NEW YORK —
A recent federal report said passengers are getting only part of the picture, and that the industry’s on-time performance is actually much lower than billed. And a proposal to require carriers to provide a more accurate picture has yet to be adopted more than two years after it was proposed.
On-time statistics capture only 76 percent of domestic flights at US commercial airports, according to a December report by the Transportation Department’s inspector general.
These statistics do not include many segments of the industry that have grown in recent years: international flights, flights flown by Spirit Airlines, or many flights operated by regional carriers and other partners. The biggest gap in reporting typically involves smaller planes that are more likely to be delayed or canceled.
The proposed rule would increase the number of carriers required to report data about delays and cancellations, improving the accuracy of the on-time statistics the government announces every month.
It is part of a set of passenger protections that began the lengthy federal rule-making process in April 2011, but the announcement of the final proposed rule has been postponed multiple times.
The latest target date for its release, Jan. 24, has come and gone with no action by the Transportation Department, leaving passenger advocates irate.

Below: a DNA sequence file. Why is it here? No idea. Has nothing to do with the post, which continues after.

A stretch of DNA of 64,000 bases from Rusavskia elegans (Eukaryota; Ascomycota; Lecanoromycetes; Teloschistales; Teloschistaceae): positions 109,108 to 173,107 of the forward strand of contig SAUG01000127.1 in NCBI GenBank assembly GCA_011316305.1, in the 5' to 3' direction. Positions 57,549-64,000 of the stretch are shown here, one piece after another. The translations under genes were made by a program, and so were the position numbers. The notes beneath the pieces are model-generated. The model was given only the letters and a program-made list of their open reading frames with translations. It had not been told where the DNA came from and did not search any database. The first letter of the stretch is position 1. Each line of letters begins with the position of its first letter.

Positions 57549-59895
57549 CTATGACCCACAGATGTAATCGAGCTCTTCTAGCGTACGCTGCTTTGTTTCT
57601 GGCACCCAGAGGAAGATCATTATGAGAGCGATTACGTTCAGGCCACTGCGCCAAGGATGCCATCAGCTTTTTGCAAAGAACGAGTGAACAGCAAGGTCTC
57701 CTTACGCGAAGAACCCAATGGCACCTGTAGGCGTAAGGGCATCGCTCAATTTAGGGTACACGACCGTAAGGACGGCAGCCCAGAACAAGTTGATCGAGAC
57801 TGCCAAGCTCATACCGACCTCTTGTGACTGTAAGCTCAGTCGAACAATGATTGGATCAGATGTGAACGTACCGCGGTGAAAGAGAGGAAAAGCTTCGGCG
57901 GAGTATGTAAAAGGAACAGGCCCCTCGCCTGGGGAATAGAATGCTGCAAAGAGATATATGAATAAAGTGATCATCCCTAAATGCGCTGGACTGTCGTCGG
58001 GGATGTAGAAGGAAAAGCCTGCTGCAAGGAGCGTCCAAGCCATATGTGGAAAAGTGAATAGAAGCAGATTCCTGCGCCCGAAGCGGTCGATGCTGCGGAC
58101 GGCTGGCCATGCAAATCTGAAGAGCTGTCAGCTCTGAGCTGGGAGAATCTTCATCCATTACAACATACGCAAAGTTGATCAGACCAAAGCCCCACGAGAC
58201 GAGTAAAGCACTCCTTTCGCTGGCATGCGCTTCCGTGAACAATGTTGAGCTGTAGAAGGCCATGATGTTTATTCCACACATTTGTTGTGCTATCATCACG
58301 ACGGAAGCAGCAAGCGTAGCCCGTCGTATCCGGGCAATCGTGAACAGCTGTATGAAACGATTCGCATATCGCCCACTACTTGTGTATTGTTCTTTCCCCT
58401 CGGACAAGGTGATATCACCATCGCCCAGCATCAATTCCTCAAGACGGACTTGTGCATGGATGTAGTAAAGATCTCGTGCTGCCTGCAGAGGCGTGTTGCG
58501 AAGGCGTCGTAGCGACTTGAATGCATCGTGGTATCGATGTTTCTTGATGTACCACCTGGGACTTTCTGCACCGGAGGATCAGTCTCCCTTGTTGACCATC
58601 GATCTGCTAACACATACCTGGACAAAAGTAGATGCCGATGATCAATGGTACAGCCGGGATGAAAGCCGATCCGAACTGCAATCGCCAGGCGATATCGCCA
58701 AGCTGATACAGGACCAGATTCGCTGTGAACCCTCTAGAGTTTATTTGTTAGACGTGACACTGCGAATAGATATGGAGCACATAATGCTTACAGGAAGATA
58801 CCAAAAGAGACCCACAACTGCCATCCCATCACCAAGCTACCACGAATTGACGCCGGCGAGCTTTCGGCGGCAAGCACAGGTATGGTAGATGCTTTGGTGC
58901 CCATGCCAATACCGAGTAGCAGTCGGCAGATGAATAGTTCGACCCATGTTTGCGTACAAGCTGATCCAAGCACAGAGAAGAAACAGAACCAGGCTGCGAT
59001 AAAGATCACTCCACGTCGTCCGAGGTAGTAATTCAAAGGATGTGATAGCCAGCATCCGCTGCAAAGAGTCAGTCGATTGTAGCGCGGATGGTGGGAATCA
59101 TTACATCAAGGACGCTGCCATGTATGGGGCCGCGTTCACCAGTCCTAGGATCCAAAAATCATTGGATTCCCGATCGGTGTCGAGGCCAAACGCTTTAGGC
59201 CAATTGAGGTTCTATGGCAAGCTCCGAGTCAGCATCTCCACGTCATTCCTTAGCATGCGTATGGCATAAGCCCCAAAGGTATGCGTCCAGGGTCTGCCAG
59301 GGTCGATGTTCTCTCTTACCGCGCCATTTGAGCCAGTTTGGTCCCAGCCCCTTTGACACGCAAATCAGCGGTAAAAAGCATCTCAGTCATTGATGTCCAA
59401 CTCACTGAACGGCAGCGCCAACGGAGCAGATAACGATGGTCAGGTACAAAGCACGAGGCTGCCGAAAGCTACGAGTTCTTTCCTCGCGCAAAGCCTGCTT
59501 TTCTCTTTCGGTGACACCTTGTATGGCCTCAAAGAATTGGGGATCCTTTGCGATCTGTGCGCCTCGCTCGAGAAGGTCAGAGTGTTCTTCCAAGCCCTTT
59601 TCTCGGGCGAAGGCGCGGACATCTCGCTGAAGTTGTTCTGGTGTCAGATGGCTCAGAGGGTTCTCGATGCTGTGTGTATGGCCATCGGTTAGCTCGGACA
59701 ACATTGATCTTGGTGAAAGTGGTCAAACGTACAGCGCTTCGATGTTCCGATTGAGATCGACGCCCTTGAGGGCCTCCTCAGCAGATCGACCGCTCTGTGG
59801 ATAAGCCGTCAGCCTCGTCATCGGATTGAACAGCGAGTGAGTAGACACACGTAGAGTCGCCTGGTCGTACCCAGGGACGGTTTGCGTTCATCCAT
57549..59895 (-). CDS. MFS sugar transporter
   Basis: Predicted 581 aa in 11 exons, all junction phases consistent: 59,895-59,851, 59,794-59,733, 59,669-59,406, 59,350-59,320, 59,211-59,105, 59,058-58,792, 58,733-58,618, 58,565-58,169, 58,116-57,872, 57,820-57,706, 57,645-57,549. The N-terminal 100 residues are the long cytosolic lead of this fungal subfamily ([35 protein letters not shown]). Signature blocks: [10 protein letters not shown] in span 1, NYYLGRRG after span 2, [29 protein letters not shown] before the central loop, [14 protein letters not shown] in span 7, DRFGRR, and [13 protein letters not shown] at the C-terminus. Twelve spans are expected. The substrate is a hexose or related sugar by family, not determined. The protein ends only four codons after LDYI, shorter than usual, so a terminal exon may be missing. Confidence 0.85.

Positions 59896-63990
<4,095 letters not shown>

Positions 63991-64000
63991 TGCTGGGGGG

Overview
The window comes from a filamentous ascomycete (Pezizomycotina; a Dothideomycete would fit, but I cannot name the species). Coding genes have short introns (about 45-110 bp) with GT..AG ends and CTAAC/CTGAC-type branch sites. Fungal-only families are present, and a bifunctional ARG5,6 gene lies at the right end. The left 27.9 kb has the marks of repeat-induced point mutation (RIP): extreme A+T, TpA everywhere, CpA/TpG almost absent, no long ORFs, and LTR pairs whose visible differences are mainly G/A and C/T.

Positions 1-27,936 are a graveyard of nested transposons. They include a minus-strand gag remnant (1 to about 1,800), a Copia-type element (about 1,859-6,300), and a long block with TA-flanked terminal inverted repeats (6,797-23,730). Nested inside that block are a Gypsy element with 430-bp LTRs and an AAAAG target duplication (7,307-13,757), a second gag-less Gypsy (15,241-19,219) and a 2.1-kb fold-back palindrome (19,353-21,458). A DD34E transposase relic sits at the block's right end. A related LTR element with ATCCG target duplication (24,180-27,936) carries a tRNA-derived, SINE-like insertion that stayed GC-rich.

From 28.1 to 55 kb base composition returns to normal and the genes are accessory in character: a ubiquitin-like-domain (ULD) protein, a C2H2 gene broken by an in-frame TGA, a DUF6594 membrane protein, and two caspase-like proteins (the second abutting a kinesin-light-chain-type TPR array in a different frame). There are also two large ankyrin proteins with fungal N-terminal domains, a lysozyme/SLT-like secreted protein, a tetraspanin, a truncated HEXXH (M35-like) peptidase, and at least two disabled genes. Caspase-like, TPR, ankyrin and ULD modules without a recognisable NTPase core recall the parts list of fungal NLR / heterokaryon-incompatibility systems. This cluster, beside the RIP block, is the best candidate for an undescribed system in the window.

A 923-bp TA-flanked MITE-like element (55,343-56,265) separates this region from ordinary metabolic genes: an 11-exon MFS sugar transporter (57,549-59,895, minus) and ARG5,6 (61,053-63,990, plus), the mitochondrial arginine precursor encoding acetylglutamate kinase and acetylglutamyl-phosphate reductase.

“I’m totally frustrated by this,” said Charlie Leocha, director of the Consumer Travel Alliance, a passenger advocacy group. “I’ve written letters, I’ve stood in front of the DOT with a big banner, I’ve gone on TV. Now we’re up to around 1,000 days since the rule was proposed.”
The Transportation Department declined to discuss the inspector general’s report, or the timing of the long-delayed passenger protections, which have been under review by the Office of Management and Budget since April.
But the department e-mailed a statement saying: “We are always open to suggestions for improving the usefulness of our on-time performance information and members of the public will have an opportunity to comment on any proposal issued by the department.”
Perhaps a thornier problem for data collectors is how long passengers, not flights, are delayed, particularly with carriers operating near full capacity and few empty seats to accommodate travelers who get stuck — sometimes for days — because of a missed connection or canceled flight.
“Wouldn’t that be something — if you could see how many passengers were delayed one day, two days or three days?” Leocha said. “I’m sure that would make people’s jaws drop.”